How Tanning Happens
The sun's rays contain two types of ultraviolet radiation that reach your skin: UVA and UVB. UVB radiation burns the upper layers of skin (the epidermis), causing sunburns.
UVA radiation is what makes people tan. UVA rays penetrate to the lower layers of the epidermis, where they trigger cells called melanocytes (pronounced: mel-an-oh-sites) to produce melanin. Melanin is the brown pigment that causes tanning.
Melanin is the body's way of protecting skin from burning. Darker-skinned people tan more deeply than lighter-skinned people because their melanocytes produce more melanin. But just because a person doesn't burn does not mean that he or she is also protected against skin cancer and other problems.
Who tans indoors?
On an average day in the United States, more than 1 million people tan in tanning salons.1
Nearly 70 percent of tanning salon patrons are Caucasian girls and women, primarily aged 16 to 29 years.2
Nearly 28 million people tan indoors in the United States annually. Of these, 2.3 million are teens.3,4
In 2010, the indoor tanning industry’s revenue is estimated to be $2.6 billion.5
Negatives Of Sun Tanning Alternatives
In tanning booths, UV radiations are high, as the radiations are required to be taken while standing. Hence, they bring along a lot of fatal diseases like cancer, affect the eyes and can lead to other diseases associated with UV radiation.
Tanning bed is similar to putting yourself in an oven to achieve a tan that is similar to the tan by rays of sun. It works by generating UVA and UVB radiation that helps the body release more melanin in the skin. It is a little less effective, as one cannot take it for a longer duration. Moreover, it can lead to numerous eye problems and premature aging and also has the capability to diminish the immune system too.
Tanning amplifiers like creams and oil work with sun to be more effective. They too have adverse effects on skin, as they aid the skin in getting more UV rays into the skin, thus increasing skin cancer.
What are people�s motives for tanning?
Why do people desire a tan? In general, most people are concerned about their appearance. It can be assumed that people desire to be considered beautiful by others and to have more pleasant features. The stereotypical good-looking person is usually a thin female or muscularly built male with nice, clean hair and bronze or tan skin. In recent years there has been a tremendous amount of pressure placed upon females, especially teenagers, to become what the media considers to be a beautiful person. All this explains why more white female teens are using tanning equipment with disregard to medical warnings.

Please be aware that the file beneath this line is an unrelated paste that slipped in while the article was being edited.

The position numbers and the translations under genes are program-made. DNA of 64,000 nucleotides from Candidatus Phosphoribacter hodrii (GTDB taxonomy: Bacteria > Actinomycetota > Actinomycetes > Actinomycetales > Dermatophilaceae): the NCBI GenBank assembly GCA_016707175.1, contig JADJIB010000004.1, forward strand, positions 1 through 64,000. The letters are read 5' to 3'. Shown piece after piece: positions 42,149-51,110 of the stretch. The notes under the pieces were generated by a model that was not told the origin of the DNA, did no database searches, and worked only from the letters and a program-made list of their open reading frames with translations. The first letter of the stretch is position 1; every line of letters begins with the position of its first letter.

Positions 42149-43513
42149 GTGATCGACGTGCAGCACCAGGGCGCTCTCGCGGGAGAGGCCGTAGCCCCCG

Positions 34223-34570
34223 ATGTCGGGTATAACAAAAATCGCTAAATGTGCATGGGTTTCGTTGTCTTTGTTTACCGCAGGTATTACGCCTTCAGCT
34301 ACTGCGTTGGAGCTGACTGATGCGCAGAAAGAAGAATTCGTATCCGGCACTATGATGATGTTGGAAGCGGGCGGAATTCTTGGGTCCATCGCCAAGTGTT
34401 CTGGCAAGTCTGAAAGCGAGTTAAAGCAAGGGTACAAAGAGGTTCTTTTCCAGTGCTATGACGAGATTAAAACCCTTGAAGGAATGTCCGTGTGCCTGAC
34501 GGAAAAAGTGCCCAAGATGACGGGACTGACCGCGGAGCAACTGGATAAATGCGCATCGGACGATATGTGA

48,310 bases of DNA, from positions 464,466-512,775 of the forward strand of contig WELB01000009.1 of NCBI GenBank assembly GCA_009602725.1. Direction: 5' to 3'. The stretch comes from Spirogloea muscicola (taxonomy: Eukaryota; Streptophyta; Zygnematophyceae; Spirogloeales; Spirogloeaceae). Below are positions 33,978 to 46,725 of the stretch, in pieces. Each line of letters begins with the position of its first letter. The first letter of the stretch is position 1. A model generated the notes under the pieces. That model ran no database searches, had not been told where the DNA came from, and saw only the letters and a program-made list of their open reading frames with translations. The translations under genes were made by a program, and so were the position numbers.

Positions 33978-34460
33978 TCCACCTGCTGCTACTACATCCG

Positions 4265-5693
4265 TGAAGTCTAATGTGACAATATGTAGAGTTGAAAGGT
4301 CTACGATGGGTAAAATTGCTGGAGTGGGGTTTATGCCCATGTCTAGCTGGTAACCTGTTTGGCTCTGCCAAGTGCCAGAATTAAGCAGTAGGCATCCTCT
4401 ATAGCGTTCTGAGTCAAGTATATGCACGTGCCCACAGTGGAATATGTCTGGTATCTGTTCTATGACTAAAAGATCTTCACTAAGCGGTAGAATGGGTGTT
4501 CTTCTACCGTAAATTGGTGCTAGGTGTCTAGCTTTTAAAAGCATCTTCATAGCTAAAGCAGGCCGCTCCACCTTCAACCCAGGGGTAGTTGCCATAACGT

Exposure to UV, either naturally from the sun or from artificial sources such as sunlamps, is a known risk factor for skin cancer. Short-wavelength UVB (280-315 nm) has been recognized for some time as carcinogenic in experimental animals, and there is increasing evidence that longer-wavelength UVA (315-400 nm) used in sunbeds, which penetrates more deeply into the skin, also contributes to the induction of cancer. A study conducted in Norway and Sweden showed a significant increase in the risk of malignant melanoma among women who had regularly used sunbeds.
Additional exposure to UV from sunbeds is likely to enhance the well-known detrimental consequences of excessive solar UV exposure. There is no evidence to suggest that UV exposure from any type of sunbed is less harmful than UV exposure from the sun. Pre-cancerous actinic keratoses and Bowen’s disease have also been found in sunlight-protected but sunbed exposed skin in fair-skinned users after just two to three years of regular sunbed use.
Exposure to the sun causes:
pre-cancerous (actinic keratosis) and cancerous (basal cell carcinoma, squamous cell carcinoma and melanoma) skin lesions, caused by loss of the skin’s immune function
fine and coarse wrinkles
discolored areas of the skin, called mottled pigmentation;
sallowness—a yellow discoloration of the skin;
telangiectasias—the dilation of small blood vessels under the skin;
elastosis—the destruction of the elastic tissue causing lines and wrinkles.
What it is:
There is no such thing as a safe tan. The increase in skin pigment, called melanin, which causes the tan color change in your skin is a sign of damage.
Why it happens:
Once skin is exposed to UV radiation, it increases the production of melanin in an attempt to protect the skin from further damage. Melanin is the same pigment that colors your hair, eyes, and skin. The increase in melanin may cause your skin tone to darken over the next 48 hours.
Skin tones that are capable of developing a tan, typically skin types II through V, will probably darken in tone within two days.